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The Acatama Experience

Jean-Luc Ponty

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Album Review

Jean-Luc Ponty has dabbled in commercialized music off the beaten path of jazz for quite a number of years, a dilution of the straight-ahead and fusion-oriented music that made him an instantly recognized post-Stéphane Grappelli performer. The Acatama Experience is apparently a good one for Ponty, as his "new" style harks back to his emergence in the mid-'70s. It's a back-to-basics approach, paring down the histrionics and processed electric violin to a merely amplified, natural approach. Ponty has also surrounded himself with two excellent players in keyboardist William Lecomte and drummer Thierry Arpino, and on three tracks an old friend, the Belgian guitarist Philip Catherine. The band gets things rolling with a contemporary, funky, yet very respectful version of Bud Powell's "Parisian Thoroughfare," with other variations away from the core sound including an eighth note-centered "Celtic Steps" replete with danceable fiddlistics, the portable road song "Still in Love," and the title cut — an unusual, understated, spacy, ambient, overdubbed solo for Ponty on various instruments. The retro tracks are contemporary in nature, but reminiscent of his days with the Mahavishnu Orchestra. "Premonition," with help from Catherine, is a natural circular stairstep two-note climb with a booming electric bass guitar line from Guy Nsangué Akwa, while the waltz "Last Memories of Her" has the same basic ascendant quality with Lecomte's melancholy piano signifying the end of a beautiful friendship. Another standout track, "Euphoria" is couched in a bright, happy 6/8 Latin base, made luminous by the vibraphone playing of Taffa Cissé. Considering Ponty's most recent work, rife with world or Afrocentric mishmashes or even further back mired in dense, overwashed electronic synth muck, this recording is not only a welcome change of pace, but a return to the great music that made Ponty an important figure in contemporary music. This one is recommended with no hesitation, and is the brilliant violinist's best effort in nearly 30 years. ~ Michael G. Nastos, Rovi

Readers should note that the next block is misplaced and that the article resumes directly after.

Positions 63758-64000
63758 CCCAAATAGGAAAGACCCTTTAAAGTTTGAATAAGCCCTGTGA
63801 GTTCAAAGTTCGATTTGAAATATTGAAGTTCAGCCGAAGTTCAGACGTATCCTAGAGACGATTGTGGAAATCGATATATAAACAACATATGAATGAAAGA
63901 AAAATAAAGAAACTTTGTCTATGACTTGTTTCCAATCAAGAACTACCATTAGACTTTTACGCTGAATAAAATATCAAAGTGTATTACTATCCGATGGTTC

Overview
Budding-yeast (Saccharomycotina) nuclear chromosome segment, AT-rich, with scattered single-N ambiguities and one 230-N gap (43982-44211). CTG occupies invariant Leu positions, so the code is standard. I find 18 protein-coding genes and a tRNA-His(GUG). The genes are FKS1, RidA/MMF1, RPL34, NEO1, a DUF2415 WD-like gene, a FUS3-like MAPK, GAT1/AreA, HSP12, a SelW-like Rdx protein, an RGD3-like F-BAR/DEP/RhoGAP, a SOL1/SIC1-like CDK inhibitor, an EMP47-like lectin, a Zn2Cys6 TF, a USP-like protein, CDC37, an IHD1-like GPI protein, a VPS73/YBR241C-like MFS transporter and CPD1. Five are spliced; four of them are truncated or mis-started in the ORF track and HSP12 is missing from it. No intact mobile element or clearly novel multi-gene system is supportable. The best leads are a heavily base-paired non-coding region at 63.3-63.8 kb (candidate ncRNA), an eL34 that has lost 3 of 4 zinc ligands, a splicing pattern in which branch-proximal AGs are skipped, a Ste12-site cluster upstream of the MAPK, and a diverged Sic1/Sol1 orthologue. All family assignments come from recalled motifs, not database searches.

Born: 29 September 1942 in Avranches, France

Genre: Jazz

Years Active: '50s, '60s, '70s, '80s, '90s, '00s, '10s

It has been a long, fascinating odyssey for Jean-Luc Ponty, who started out as a straight jazz violinist only to become a pioneer of the electric violin in jazz-rock in the '70s and an inspired manipulator of sequencers and synthesizers in the '80s. At first merely amplifying his violin in order to be heard, he switched over to electric violin and augmented it with devices that were associated with electric guitarists and keyboardists, like Echoplex machines, distortion boxes, phase shifters, and...
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